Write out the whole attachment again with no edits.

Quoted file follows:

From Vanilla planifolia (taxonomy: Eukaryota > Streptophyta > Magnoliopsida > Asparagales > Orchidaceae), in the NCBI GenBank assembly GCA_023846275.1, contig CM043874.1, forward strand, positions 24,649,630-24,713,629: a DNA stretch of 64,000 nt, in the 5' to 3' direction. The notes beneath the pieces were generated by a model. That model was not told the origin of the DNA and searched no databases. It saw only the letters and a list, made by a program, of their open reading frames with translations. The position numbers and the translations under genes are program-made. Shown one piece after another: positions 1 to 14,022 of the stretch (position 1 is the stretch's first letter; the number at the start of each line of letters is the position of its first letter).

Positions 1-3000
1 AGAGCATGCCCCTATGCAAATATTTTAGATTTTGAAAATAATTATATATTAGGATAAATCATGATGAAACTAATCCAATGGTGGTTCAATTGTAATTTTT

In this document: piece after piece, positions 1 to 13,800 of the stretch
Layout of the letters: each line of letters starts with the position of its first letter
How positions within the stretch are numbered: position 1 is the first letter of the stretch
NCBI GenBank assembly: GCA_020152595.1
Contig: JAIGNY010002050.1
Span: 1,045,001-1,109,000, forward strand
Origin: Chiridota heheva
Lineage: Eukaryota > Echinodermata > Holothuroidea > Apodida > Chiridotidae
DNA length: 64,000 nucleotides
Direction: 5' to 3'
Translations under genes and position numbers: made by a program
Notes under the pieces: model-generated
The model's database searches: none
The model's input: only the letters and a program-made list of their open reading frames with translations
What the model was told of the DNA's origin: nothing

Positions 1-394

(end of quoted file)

From Vanilla planifolia (taxonomy: Eukaryota > Streptophyta > Magnoliopsida > Asparagales > Orchidaceae), in the NCBI GenBank assembly GCA_023846275.1, contig CM043874.1, forward strand, positions 24,649,630-24,713,629: a DNA stretch of 64,000 nt, in the 5' to 3' direction. The notes beneath the pieces were generated by a model. That model was not told the origin of the DNA and searched no databases. It saw only the letters and a list, made by a program, of their open reading frames with translations. The position numbers and the translations under genes are program-made. Shown one piece after another: positions 1 to 14,022 of the stretch (position 1 is the stretch's first letter; the number at the start of each line of letters is the position of its first letter).

Positions 1-3000
1 AGAGCATGCCCCTATGCAAATATTTTAGATTTTGAAAATAATTATATATTAGGATAAATCATGATGAAACTAATCCAATGGTGGTTCAATTGTAATTTTT

In this document: piece after piece, positions 1 to 13,800 of the stretch
Layout of the letters: each line of letters starts with the position of its first letter
How positions within the stretch are numbered: position 1 is the first letter of the stretch
NCBI GenBank assembly: GCA_020152595.1
Contig: JAIGNY010002050.1
Span: 1,045,001-1,109,000, forward strand
Origin: Chiridota heheva
Lineage: Eukaryota > Echinodermata > Holothuroidea > Apodida > Chiridotidae
DNA length: 64,000 nucleotides
Direction: 5' to 3'
Translations under genes and position numbers: made by a program
Notes under the pieces: model-generated
The model's database searches: none
The model's input: only the letters and a program-made list of their open reading frames with translations
What the model was told of the DNA's origin: nothing

Positions 1-394